I do love your blog.

    • Tom July 13, 2014 at 4:21 pm #

      Thanks, Thane, for the clarification of the historic building. I guess it’s still in private hands? When I wrote my comment below, I thought it was a municipal or provincial structure.

  7. Being There July 4, 2014 at 8:24 am #

    Yup, we are having a profound influence on Canada in all ways financial and of course energy. (hope they don’t privatize their health insurance)

    They are in the process of destroying their gorgeous lands and aboreal forests in their developing of tar sands.

    So why not do this too? It is, I’m sure supposed to be a clever and ironic juxtaposition, but instead looks hideous.

    Thanks for posting—-

  8. AKlein July 7, 2014 at 9:59 am #

    Just another odious example of what JHK calls “starchitecture.” What really strikes me is how these “works” are devoid of any genuine ideas or creativity. In the absence of creativity, weirdness must suffice. Mission accomplished.

  9. Tom July 13, 2014 at 4:11 pm #

    This months Eyesore left me at a loss for words (for awhile, I recovered).

    I first visited Halifax in 1970 or so. It was a charming, if a bit down at the heals, port city at that time. The only recent blight on the landscape was Scotia Square, a new citadel of offices and retail that looked inward, ignoring the city, a bit like Copley Place in Boston in function if not form. I stayed at the aging Lord Halifax Hotel, filled with pensioners, though my room was nice. They provided a candle in a little stand with a small box of matches, . (Now it’s called “The Lord Halifax Hotel and Suites.” Probably the pensioners are gone.)

    The hotel is adjacent to Spring Garden Road, which was a bit like Newbury Street in Boston with low rise smaller specialty stores back then. When I visited about ten years ago, Spring Garden had several large new mid-rise buildings with rakish floor by floor setbacks. I stayed with friends in a condominium high-rise nearby. The scale of the street had changed.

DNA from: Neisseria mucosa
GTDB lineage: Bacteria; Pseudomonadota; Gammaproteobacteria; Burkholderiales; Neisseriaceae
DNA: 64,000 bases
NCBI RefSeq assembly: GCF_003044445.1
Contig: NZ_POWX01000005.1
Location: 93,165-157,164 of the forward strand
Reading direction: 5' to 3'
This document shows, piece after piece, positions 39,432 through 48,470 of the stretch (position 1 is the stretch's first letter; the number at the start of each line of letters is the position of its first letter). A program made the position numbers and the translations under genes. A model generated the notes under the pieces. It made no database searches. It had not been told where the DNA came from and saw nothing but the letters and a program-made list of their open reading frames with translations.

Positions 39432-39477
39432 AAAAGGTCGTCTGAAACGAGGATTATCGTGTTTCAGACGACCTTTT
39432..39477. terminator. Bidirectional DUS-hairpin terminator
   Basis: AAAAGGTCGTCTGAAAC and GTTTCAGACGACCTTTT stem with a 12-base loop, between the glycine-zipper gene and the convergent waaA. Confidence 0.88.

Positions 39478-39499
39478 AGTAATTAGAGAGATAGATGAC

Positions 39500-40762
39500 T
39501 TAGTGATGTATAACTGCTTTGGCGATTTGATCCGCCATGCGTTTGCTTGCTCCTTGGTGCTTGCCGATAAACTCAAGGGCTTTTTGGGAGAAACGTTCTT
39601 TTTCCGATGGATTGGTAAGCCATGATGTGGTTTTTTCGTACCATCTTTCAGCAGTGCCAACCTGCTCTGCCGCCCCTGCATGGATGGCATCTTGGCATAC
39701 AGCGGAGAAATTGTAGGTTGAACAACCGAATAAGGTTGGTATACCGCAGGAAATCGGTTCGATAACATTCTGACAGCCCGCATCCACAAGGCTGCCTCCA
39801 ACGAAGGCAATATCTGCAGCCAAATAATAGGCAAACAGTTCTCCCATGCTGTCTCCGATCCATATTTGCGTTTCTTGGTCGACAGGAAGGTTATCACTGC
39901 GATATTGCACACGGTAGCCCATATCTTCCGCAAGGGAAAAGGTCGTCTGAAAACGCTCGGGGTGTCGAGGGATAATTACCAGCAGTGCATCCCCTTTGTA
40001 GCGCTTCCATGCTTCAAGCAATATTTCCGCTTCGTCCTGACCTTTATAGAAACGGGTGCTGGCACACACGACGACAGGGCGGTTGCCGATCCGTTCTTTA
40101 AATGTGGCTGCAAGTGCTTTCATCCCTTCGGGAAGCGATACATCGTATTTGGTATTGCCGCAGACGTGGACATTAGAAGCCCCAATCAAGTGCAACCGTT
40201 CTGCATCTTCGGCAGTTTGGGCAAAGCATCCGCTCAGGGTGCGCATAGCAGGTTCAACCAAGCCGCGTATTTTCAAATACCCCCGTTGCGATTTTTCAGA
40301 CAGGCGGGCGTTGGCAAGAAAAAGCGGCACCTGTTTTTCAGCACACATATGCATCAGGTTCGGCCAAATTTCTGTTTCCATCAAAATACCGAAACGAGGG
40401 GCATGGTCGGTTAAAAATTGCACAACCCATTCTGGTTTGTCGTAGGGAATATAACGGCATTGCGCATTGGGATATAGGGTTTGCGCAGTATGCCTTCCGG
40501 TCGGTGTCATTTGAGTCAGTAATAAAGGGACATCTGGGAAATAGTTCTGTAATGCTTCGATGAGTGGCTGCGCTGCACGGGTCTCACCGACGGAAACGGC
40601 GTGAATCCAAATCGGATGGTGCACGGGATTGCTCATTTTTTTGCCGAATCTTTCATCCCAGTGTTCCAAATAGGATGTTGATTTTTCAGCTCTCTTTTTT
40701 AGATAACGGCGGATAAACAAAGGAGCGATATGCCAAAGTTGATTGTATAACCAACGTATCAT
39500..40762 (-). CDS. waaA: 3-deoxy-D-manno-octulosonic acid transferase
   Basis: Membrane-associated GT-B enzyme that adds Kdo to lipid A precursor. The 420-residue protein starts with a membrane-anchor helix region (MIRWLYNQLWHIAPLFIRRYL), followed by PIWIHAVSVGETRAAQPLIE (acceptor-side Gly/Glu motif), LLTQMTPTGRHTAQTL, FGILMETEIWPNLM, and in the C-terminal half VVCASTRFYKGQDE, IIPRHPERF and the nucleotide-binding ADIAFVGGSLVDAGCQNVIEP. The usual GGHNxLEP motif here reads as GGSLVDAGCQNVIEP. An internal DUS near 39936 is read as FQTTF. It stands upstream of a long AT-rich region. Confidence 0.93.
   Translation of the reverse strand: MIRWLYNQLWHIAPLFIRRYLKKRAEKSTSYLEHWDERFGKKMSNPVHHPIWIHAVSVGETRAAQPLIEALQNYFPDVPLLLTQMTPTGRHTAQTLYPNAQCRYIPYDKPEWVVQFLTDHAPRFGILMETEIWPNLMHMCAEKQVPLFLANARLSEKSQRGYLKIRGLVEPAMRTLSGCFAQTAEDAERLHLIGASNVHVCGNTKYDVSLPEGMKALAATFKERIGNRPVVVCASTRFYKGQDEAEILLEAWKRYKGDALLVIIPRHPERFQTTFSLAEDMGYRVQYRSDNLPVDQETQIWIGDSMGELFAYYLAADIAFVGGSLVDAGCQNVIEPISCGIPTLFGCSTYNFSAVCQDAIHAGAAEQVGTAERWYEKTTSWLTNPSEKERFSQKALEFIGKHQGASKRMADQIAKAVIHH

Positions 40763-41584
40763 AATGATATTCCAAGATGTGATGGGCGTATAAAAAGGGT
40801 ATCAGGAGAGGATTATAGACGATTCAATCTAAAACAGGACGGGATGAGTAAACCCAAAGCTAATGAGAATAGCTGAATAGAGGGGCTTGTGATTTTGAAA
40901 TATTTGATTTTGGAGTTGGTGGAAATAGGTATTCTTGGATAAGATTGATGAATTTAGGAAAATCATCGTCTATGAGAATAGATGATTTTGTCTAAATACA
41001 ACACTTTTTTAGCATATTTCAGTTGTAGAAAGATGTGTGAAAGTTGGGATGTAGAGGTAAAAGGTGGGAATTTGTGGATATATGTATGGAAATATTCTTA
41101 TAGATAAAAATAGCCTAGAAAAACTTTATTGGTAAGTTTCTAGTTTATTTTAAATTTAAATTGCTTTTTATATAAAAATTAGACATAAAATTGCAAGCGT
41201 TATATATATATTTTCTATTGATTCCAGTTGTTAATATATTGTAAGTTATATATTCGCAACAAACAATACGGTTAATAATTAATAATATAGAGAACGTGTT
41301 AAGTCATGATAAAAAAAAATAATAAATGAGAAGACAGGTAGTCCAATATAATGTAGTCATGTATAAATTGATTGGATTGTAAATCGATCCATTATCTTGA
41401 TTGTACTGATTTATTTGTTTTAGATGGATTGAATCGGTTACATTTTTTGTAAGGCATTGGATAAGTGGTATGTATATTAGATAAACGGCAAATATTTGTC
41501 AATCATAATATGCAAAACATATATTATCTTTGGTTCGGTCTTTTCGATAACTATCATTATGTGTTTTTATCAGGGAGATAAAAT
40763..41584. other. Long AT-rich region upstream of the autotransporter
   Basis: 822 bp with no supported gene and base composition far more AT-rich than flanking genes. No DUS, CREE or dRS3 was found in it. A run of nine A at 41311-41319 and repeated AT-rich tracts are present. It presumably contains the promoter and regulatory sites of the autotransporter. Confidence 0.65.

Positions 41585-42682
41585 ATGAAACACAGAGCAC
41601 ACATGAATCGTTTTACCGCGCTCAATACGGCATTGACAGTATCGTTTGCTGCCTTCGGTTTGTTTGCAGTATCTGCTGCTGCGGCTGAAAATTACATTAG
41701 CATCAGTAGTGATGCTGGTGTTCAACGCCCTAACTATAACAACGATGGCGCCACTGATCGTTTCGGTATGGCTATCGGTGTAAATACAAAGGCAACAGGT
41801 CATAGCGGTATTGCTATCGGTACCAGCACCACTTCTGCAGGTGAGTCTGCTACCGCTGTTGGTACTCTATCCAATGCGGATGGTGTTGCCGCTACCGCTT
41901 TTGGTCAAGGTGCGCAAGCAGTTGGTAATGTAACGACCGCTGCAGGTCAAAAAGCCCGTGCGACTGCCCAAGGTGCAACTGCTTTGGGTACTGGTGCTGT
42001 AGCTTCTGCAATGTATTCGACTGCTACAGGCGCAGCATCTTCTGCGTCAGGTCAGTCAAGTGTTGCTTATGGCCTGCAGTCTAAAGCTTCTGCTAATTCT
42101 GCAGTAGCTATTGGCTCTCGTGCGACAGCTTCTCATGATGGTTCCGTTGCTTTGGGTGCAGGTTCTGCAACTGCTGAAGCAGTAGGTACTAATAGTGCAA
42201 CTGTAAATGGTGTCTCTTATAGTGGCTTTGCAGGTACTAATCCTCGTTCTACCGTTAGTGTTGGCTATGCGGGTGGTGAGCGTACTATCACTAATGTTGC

Now comes the above eyesore with a whopping “set-over.” Who got the payoff on the air-rights for this thing? The city? Forty years ago the downtown was inviting. What we have here is a looming sword of architectural Damocles. This goes beyond what I call “The Tipsy School” of architecture, to something deeply foreboding. Are the city fathers (and mothers too) aware that what they should have done with this historic building is keep the high-rises away from it with low and mid-rise zoning to preserve its urban context.

    Context? What’s that?

    Footnote: I looked at a satellite photo of Halifax. The waterfront, which has some nice attractions and historic properties, alas seems to have an alarming amount of space taken up by parking lots.

  10. darrenhfx July 18, 2014 at 11:57 am #

    I’m from Halifax myself and there has been a slow creep of office towers and related facilities into the historic downtown core over the last 40 years. Most of it has been poorly designed and has absolutely no relationship to the street and sidewalk offering many a block barren of anything meaningful. Bad decisions have extended consequences unfortunately. There are a few gems that do remain and I do hope that they don’t get encased in a similar fashion as this architect’s conceptual image.

    The old Bank of Commerce building is on the NE corner of Granville & George Streets and its wort a look on Google Streetview to get an idea of the current context (and the office tower creep).